The OSCE said Friday it was limiting its patrols of Ukraine's eastern war zone after the death of a US paramedic in an apparent mine blast last weekend.
The deputy head of the Organization for Security and Co-Operation in Europe (OSCE) monitoring mission in Ukraine said the April 24 incident was "not an accident".
But he stopped short of assigning blame for the security watchdog's first death in the former Soviet republic since Kiev's campaign against Russian-backed insurgents began in April 2014.
"At the moment we only patrol on solid ground, which means asphalted or concrete roads," Alexander Hug said in a statement.
"This will, of course, restrict our abilities to visit certain locations," he said. "As a result there will be fewer facts monitored and reported."
An unarmed team of three was travelling along a dirt road in an armoured vehicle when it hit what a separatist security chief told AFP was an anti-tank mine.
Hug said the monitors had driven along the same road two hours earlier in the rebel-run region and were making their return trip when the blast occurred.
"Let me be clear with you -- what happened on Sunday was not an accident. It was the use of an indiscriminate weapon. An indiscriminate weapon that should never have been there in the first place," Hug said.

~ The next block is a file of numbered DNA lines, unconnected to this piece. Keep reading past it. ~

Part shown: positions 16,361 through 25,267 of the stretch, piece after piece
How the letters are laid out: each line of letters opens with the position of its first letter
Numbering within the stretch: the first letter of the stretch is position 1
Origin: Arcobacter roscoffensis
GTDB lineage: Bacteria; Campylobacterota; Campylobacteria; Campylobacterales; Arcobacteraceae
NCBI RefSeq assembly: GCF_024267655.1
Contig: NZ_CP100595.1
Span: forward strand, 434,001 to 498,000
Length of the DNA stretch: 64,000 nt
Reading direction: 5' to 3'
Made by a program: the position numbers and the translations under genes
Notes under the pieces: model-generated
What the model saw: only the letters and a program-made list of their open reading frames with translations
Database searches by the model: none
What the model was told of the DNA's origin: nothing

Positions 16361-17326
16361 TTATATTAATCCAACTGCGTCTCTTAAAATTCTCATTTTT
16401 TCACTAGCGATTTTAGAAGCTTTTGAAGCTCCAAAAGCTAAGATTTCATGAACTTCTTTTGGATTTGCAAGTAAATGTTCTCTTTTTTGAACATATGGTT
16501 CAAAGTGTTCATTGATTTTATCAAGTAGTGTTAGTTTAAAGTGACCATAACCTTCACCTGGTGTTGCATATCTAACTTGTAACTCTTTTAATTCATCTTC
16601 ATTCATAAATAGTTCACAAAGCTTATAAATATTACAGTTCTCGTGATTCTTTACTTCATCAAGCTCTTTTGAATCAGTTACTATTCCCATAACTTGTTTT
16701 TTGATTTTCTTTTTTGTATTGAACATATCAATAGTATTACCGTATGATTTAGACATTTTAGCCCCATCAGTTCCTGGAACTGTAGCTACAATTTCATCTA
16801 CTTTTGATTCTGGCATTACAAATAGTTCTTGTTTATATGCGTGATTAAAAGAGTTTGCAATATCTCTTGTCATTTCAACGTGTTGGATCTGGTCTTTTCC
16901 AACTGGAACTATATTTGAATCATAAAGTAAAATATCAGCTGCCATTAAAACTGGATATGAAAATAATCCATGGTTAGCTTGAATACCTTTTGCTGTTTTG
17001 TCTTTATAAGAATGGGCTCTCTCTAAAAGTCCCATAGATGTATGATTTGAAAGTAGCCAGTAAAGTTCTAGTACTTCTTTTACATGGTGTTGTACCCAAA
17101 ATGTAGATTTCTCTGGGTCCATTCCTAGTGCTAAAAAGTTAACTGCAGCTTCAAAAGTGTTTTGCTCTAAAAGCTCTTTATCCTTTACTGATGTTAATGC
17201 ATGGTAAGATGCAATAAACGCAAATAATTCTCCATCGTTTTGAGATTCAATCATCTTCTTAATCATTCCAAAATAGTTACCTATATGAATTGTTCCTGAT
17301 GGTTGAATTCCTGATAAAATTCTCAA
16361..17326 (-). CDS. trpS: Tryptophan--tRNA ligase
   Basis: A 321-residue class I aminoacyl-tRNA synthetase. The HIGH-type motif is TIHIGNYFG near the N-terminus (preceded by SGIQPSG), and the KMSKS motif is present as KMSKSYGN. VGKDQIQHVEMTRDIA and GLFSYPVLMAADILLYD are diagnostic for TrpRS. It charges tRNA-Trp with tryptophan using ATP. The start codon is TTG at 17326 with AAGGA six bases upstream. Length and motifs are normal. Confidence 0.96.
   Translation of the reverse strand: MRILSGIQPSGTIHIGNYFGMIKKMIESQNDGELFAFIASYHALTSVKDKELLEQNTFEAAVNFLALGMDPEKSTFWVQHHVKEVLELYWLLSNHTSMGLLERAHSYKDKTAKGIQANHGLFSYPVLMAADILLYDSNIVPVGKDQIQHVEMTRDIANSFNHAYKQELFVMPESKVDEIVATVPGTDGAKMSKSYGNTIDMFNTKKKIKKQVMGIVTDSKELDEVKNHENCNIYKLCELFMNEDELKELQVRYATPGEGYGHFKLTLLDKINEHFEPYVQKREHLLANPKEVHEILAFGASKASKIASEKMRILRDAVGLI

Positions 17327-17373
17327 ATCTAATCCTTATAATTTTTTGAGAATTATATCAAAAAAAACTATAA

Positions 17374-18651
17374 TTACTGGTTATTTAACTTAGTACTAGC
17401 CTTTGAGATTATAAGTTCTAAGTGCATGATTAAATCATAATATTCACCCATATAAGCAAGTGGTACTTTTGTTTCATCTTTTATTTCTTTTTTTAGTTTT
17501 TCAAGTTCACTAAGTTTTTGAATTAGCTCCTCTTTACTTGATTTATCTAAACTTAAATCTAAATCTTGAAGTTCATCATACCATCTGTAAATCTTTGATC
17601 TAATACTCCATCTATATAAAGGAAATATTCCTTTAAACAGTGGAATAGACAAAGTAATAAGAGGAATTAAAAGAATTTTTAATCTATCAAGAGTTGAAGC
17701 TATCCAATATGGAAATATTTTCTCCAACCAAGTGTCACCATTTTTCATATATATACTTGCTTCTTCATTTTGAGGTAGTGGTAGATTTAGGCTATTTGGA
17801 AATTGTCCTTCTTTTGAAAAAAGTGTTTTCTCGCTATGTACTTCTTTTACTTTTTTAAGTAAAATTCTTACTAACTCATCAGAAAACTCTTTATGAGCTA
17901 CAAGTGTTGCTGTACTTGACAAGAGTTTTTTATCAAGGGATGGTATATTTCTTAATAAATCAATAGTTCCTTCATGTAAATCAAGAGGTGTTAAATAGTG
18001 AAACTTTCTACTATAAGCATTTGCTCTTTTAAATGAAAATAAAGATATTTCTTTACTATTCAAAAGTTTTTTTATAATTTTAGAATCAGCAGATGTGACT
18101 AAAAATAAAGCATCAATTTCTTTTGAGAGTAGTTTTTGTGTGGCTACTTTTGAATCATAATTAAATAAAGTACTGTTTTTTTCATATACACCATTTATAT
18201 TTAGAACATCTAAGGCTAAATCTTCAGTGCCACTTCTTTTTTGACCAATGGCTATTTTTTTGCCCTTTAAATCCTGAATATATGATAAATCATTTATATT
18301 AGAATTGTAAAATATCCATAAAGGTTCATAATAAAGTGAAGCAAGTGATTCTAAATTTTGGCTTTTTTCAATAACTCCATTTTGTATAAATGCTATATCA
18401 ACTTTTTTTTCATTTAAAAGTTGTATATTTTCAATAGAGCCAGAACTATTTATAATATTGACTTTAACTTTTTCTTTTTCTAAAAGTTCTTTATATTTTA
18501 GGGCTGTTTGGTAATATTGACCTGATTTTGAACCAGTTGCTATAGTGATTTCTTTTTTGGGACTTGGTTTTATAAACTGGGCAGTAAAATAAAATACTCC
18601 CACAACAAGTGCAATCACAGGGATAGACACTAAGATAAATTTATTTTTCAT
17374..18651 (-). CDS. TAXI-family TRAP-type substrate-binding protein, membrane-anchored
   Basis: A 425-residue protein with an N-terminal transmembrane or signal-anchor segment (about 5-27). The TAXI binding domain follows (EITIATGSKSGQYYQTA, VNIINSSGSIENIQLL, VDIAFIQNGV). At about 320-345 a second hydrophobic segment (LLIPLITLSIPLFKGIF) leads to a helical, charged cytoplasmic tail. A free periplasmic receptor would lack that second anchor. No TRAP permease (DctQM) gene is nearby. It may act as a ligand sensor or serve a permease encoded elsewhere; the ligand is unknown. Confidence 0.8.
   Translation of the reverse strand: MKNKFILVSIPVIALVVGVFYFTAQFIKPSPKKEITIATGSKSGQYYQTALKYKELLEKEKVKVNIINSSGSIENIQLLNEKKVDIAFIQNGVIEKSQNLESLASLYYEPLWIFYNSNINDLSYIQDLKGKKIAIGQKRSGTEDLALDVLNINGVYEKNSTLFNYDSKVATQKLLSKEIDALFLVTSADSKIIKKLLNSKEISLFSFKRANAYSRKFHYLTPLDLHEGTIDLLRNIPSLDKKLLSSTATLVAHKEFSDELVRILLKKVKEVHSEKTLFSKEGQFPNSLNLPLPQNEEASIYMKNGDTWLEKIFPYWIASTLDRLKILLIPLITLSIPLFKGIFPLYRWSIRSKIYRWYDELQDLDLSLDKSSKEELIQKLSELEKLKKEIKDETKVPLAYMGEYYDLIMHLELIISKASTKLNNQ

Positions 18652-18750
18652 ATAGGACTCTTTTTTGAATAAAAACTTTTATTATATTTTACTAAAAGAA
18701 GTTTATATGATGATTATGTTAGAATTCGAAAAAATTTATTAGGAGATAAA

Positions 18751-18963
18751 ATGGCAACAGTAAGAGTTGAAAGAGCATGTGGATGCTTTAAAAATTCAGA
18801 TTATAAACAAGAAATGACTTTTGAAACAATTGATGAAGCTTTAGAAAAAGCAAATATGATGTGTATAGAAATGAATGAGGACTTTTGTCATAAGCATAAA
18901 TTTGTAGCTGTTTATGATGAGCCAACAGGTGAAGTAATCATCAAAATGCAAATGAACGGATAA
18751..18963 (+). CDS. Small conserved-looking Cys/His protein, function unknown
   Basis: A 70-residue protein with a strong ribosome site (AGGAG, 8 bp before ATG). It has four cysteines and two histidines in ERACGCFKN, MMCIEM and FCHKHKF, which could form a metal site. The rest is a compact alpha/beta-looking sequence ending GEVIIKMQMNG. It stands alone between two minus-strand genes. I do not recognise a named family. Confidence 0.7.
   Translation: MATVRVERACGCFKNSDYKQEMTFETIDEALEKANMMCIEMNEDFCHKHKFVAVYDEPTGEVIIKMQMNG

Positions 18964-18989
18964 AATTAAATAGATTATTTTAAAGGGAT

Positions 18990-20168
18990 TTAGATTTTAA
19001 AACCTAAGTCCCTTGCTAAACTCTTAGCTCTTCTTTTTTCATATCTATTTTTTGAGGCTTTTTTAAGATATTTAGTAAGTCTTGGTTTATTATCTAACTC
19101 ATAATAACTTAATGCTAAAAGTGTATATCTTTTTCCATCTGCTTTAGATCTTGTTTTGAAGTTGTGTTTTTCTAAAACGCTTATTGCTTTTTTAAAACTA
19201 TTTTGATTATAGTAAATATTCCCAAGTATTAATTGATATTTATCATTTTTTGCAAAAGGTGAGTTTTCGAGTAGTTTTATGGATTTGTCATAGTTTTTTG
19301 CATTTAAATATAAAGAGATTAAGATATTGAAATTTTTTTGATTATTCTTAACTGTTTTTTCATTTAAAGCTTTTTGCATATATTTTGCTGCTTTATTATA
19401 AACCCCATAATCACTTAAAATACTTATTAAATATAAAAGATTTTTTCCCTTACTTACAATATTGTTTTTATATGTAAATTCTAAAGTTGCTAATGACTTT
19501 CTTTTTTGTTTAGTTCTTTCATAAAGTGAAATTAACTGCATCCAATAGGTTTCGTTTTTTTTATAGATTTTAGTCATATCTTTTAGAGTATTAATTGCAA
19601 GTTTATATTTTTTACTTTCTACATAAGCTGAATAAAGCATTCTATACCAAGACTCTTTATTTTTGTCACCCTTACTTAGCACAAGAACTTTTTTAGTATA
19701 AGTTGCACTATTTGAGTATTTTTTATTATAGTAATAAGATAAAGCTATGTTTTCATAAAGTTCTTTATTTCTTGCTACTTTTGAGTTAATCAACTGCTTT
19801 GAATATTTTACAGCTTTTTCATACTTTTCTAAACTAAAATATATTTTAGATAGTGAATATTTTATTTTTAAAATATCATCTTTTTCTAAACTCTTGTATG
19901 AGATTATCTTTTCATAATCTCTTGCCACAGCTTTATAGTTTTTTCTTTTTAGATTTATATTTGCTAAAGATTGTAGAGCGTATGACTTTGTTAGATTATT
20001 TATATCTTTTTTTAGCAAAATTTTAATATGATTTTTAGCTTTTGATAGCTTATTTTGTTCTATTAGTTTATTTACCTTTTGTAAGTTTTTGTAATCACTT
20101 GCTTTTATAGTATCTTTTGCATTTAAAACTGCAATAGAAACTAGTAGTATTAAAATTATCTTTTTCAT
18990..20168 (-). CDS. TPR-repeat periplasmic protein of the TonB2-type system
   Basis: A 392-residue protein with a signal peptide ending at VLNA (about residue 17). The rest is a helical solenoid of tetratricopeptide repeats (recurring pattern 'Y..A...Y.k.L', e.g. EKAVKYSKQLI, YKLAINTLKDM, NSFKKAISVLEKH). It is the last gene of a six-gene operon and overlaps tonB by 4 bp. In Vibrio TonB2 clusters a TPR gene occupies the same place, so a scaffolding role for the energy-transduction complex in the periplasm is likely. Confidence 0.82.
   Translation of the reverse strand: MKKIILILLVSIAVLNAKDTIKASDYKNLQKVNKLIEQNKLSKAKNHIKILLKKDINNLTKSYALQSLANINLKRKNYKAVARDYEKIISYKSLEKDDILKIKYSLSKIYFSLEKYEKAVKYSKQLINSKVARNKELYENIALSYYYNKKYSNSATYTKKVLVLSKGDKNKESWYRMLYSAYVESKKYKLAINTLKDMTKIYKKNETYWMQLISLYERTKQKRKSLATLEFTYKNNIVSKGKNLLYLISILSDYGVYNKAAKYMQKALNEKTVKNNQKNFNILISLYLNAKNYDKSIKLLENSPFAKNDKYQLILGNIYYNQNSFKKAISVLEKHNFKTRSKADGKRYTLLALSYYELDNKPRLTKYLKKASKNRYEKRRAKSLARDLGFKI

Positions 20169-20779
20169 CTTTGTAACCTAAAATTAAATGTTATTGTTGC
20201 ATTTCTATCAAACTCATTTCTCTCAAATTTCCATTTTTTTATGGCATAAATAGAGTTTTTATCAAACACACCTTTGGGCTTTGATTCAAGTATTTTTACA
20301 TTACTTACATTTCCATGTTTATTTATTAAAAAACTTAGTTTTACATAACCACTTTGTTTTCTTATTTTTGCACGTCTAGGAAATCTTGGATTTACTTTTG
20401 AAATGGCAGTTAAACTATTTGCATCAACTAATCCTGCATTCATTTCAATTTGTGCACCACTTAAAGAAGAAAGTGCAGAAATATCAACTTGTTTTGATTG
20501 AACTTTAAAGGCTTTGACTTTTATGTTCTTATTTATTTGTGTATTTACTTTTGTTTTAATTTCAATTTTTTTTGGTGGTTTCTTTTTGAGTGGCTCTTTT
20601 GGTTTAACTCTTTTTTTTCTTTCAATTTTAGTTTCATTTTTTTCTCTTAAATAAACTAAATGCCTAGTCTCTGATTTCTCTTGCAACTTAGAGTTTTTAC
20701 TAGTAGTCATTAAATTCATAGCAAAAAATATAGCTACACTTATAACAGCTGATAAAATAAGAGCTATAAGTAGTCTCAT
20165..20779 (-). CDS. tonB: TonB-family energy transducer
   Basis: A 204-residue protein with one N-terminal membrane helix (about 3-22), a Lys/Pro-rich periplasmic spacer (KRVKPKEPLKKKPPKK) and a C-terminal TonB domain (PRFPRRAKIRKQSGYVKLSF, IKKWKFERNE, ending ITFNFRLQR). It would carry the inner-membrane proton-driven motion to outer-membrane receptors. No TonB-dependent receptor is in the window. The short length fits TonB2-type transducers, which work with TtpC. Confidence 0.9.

The separatists had previously claimed that the OSCE patrol had veered off an itinerary agreed with Russia and Ukraine.
Hug called the claim "disgraceful".
"Our mandate is absolutely clear. We are meant to have full and unhindered access everywhere with no exceptions," he said.
The OSCE mission has been monitoring the implementation of a largely-ignored peace deal the warring sides signed in February 2015.
It is the only organisation that provides daily reports from the front about ceasefire violations and progress in the sides' promise to withdraw their arms.
Ukraine's military on Friday reported the death of one of its soldiers in another mine blast.
The hostilities in eastern Ukraine have been accompanied by regular casualties among civilians and fighters who either stepped or drove on explosive devices.
Ukraine's defence ministry said last week it had defused 150,000 such devices since the start of the war.
But it added that only 3,000 of the 700,000 hectares (7,400 of the 1.7 million acres) along which the war is being waged had been cleared of the various types of mines.